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Illustrious and powerful Florentine men: first edition to include all five biographies

RAZZI, Silvano.
Vite di cinque huomini illustri, M. Farinata degl'Uberti, Duca d'Athene, M. Salvestro Medici, Cosimo Med. il piu vecchio, e Francesco Valori.
Florence, Bernardo Giunta the younger and heirs of his brothers, 1602. 4to. With the Giunta's woodcut device on the title-page. 17th-century(?) sheepskin parchment, later endpapers.
€ 1,750
Biographies of five "illustrious men", all known primarily for their positions of power in Florentine politics, in the original Italian, by Silvano Razzi (1527-1611). Valori was added for the first time in the present second edition. Razzi's selection is interesting for including people whose power proved short-lived or who worked largely behind the scenes: all five changed the course of Florence's history with important long-term consequences, but only Cosimo de' Medici is a household name.
Farinata (or Manente) degli Uberti (1212-1264) ruled Florence from 1239 to 1250, when the Guelphs exiled him, but he recaptured Florence in 1560. He was posthumously convicted of heresy and appears in Dante's Inferno, burning in hell.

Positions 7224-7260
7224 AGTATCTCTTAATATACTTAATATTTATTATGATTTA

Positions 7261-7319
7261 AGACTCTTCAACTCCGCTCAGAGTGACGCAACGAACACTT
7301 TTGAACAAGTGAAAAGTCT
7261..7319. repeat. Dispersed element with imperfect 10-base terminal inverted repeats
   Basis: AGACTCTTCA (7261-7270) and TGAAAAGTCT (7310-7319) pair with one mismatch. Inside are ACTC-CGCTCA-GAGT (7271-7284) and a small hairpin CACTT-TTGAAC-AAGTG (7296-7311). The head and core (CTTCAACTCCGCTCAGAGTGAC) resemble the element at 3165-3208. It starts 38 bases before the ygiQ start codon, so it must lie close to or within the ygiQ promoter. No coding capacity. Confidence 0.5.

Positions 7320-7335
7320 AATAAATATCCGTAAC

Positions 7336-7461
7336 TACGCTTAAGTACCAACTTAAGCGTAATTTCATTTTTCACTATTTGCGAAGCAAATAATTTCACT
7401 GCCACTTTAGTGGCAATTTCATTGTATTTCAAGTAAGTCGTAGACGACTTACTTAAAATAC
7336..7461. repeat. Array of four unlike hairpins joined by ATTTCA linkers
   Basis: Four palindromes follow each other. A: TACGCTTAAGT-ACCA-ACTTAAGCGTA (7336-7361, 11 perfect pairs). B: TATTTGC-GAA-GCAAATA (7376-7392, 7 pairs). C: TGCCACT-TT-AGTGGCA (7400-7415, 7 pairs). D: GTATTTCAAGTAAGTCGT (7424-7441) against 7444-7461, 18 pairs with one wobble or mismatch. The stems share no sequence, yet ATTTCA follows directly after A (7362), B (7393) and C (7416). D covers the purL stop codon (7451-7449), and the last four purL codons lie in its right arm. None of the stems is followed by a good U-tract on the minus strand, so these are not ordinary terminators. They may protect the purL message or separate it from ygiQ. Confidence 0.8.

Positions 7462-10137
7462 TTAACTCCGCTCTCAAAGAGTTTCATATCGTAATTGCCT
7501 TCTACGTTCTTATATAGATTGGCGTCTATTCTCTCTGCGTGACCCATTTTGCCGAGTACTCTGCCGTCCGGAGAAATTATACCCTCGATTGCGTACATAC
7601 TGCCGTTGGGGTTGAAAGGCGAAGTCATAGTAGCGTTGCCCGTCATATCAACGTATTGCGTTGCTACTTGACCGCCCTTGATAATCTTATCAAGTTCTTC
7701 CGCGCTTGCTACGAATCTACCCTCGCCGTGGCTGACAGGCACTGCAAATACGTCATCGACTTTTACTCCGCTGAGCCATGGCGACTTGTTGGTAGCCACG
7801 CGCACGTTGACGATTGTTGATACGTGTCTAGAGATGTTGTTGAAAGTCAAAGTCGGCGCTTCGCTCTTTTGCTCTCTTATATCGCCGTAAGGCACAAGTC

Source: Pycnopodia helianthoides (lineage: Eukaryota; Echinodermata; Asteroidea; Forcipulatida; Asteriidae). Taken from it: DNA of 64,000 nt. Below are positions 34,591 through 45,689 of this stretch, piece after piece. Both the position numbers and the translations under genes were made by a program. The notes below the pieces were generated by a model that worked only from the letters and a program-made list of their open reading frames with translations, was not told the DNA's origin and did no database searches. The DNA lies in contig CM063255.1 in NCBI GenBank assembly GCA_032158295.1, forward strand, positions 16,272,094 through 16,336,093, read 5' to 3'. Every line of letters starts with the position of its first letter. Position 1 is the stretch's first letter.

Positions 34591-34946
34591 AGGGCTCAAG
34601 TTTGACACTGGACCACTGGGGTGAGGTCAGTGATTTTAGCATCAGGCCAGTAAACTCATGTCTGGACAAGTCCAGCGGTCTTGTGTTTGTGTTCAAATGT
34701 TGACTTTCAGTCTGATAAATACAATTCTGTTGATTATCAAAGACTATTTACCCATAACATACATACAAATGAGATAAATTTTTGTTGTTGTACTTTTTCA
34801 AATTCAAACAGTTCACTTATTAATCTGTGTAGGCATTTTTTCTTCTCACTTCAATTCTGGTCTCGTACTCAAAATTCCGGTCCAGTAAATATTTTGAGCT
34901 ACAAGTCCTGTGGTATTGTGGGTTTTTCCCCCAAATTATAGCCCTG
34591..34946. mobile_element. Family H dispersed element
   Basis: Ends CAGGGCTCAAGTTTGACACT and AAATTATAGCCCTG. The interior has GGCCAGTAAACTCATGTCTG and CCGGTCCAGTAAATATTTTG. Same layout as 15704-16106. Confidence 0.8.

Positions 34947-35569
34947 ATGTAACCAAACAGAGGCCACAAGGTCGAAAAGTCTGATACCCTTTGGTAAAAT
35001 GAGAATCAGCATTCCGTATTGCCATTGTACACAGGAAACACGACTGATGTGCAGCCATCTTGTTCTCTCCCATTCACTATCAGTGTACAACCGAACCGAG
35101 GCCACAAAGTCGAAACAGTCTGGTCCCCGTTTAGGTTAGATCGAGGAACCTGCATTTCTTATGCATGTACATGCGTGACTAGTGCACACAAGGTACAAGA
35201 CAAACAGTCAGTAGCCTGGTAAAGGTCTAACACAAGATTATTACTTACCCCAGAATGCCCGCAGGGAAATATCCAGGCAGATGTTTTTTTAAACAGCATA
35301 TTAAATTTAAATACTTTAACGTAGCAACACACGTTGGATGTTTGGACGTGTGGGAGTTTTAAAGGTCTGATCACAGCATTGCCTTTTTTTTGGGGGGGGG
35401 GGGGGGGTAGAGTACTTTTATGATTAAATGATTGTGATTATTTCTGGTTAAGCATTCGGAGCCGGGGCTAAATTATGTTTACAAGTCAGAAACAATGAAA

Gualtieri VI (1304/05-1356) is best known as the ruler of Florence in 1342. He rescued Florence from a severe financial crisis, but did so in such a heavy-handed manner that he quickly made enemies and was forced out of office after less than a year, though he had been appointed for life.
Salvestro de' Medici (ca. 1331-1388), who ruled Florence on and off from 1378 to 1382, also opposed the Guelphs, rallying the support of the guilds (which included the bankers) against them.
Cosimo de' Medici the elder (1389-1464), head of the great banking family and de facto ruler of Florence for half a century, was also one of the greatest patrons of the arts, architecture and scholarship of all time.
Francesco Valori (1439-1498) had supported Lorenzo de' Medici, ruler of Florence from 1469, but supported the zealous reformer but also violently moralistic Dominican Girolamo Savonarola against the Medici when Lorenzo died in 1492.
With a tear along the fold at the foot of bifolium 2A1.4, some small and mostly marginal stains in the foot of the gutter margin of 2 leaves, minor foxing, and some water stains in the fore-edge margin, but still in good condition and with generous margins.
Pettas, Giunti of Florence, p. 720; USTC 4034226; cf. Adams R231 (1st ed., with only 4 biographies).
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